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Thunder win trade, but can Rockets win big with Russell Westbrook, James Harden?

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Nobody pivots like Sam Presti.

One year ago, the Thunder GM won big getting Paul George to re-sign in Oklahoma City, pairing him with Russell Westbrook, and creating an interesting — if not quite as good as they imagined — team. It was a triumph of the small market. A year later George demands a trade to the Clippers (to go home and team up with Kawhi Leonard) and it forces Presti and the Thunder to pivot, which included bringing in Westbrook to have a conversation about what he wanted next. What he wanted was to get out.

The blockbuster trade came down Thursday and Westbrook is now a member of the Rockets, paired with James Harden again. In the trade, the Thunder take on Chris Paul and get protected first-round picks in 2024 and 2026, and the rights to swap picks in 2021 and 2025.

Those picks are why the Thunder win this trade — in a swap of oversized contracts, the Thunder got the worse one but got a lot of compensation for it. Combined with what they got in the Paul George and Jeremi Grant trades, Oklahoma City has pivoted to rebuilding brilliantly and has a treasure chest of picks that makes Danny Ainge look like an amateur. (Paul will be traded again, maybe to Miami, and when all is said and done the Thunder will be out of the luxury tax and have a lot of picks.) Just how many draft picks do the Thunder have right now?

Maybe the Thunder won the trade on paper, but the Rockets believe they can win with this trade. As in a title.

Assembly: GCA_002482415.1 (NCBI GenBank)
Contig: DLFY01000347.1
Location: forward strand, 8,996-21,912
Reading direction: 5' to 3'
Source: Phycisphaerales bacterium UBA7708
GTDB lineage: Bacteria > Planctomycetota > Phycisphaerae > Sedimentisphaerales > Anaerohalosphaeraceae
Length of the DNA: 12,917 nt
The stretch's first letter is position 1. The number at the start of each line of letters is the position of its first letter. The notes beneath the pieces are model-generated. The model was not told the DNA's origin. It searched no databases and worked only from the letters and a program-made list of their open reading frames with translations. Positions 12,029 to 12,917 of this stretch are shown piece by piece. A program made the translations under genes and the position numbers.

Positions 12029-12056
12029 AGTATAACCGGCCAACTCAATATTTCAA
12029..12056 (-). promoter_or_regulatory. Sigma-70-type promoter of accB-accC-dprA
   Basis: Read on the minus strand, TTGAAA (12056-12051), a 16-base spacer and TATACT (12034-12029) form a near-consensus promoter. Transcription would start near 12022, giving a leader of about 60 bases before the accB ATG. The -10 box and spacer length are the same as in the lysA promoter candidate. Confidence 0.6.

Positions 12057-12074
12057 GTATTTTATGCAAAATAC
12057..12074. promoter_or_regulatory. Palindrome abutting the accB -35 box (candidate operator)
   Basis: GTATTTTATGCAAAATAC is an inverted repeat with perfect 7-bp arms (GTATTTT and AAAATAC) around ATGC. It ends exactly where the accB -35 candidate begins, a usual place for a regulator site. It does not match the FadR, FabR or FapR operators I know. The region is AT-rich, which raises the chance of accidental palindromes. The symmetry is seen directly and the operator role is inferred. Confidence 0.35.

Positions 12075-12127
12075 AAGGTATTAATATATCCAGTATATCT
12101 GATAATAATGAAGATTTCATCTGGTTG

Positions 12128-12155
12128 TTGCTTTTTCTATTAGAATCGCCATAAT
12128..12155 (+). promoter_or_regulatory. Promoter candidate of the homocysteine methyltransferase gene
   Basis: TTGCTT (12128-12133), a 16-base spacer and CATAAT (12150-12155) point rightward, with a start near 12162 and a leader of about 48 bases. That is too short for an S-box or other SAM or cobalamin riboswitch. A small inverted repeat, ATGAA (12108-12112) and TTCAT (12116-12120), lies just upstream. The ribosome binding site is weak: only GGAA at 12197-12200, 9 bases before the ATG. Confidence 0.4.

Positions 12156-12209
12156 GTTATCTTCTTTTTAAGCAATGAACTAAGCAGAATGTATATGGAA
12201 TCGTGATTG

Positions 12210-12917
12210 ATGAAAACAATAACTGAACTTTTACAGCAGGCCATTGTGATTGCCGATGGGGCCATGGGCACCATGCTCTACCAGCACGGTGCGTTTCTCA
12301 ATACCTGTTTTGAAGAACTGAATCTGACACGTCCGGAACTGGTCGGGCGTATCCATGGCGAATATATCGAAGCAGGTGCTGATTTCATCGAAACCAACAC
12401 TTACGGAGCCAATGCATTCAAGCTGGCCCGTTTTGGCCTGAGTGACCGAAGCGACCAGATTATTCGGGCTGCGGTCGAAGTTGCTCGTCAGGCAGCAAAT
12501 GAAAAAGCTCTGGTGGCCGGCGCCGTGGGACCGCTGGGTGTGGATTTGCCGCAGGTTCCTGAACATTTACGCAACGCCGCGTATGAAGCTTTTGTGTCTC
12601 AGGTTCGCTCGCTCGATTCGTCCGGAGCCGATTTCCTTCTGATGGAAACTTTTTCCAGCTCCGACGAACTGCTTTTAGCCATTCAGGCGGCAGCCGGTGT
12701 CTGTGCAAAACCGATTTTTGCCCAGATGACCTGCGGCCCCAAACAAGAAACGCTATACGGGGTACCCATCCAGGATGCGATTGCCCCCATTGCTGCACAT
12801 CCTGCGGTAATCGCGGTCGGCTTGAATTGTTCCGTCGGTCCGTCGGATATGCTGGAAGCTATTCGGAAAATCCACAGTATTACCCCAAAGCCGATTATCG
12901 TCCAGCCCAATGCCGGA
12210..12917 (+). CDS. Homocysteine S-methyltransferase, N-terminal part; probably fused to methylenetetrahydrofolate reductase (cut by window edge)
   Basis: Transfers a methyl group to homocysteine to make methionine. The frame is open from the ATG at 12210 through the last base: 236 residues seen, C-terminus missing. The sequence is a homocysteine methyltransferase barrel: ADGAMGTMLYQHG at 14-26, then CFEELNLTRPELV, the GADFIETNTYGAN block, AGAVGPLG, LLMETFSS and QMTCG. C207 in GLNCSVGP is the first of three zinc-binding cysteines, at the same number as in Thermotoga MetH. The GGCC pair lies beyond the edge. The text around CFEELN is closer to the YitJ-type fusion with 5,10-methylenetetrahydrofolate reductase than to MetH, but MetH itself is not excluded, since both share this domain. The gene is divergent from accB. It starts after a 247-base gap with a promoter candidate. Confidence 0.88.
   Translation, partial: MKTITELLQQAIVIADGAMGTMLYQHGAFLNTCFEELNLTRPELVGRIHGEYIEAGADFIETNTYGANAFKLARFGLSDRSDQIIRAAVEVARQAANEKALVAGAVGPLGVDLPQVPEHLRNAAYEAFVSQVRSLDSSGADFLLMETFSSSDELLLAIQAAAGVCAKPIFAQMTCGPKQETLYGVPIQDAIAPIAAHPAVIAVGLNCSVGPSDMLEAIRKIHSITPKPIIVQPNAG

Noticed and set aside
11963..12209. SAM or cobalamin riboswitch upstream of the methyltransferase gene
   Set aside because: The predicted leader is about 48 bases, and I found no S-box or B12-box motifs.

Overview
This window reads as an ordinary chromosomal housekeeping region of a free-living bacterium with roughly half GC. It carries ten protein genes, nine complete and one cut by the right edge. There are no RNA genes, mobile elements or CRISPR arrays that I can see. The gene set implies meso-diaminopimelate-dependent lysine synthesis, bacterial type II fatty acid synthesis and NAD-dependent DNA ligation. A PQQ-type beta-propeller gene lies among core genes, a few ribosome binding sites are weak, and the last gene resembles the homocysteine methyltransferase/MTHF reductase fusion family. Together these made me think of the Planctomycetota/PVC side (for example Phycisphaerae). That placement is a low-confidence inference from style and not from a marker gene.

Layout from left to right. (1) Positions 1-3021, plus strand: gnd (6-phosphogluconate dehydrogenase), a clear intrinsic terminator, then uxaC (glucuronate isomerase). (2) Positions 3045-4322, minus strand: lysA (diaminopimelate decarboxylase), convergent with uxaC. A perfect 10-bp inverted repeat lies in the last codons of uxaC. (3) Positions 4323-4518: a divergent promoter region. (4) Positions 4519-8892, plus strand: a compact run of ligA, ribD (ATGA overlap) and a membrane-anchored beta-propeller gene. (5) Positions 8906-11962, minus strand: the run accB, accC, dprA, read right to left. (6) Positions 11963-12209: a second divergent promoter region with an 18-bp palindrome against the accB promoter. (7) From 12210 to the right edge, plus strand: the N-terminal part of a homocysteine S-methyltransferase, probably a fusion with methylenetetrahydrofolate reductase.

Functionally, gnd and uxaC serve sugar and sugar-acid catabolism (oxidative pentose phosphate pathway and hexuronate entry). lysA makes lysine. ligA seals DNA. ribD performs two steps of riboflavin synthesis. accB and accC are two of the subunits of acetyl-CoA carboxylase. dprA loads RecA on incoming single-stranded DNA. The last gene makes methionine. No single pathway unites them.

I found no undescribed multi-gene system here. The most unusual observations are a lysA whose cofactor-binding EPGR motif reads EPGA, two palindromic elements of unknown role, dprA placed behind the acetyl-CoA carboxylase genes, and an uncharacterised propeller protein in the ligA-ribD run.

Can they really?

In a vacuum, Westbrook is a better player right now than Chris Paul. He’s younger, more athletic, is more durable, puts up better numbers offensively, and has not shown the same decline in skills as CP3. Westbrook is unquestionably an upgrade at the point guard position for the Rockets.

Houston, however, is not in a vacuum, they already have James Harden dominating the ball and doing it better than anyone in the NBA. The league office continues to insist that only one ball be used at a time, and that gets to the big question about how far the Rockets can go with Westbrook and Harden (two players with the highest single-season usage rates in NBA history, and they were first and 10th in the league last year in usage rate).

The Rockets will be the ultimate version of “my turn, your turn” basketball. Rockets backers will point out that both are very good in isolation and can play off the ball. For example, Westbrook played off the ball more last season, particularly early on (when George was hot and establishing himself as an MVP candidate). That is true, however, Westbrook also shot 33 percent on catch-and-shoot threes last season. Not an impressive number. We already saw last year with the Thunder, when George had the ball teams helped off Westbrook, not afraid he could make them pay with a jump shot.

When Harden is off the ball, he tends to stand a lot out near halfcourt and conserve energy. He’s not going to be confused with Klay Thompson or J.J.  Redick the way he moves. That said, the man can shoot threes and will be someone defenses have to watch, but mostly Harden will just be watching.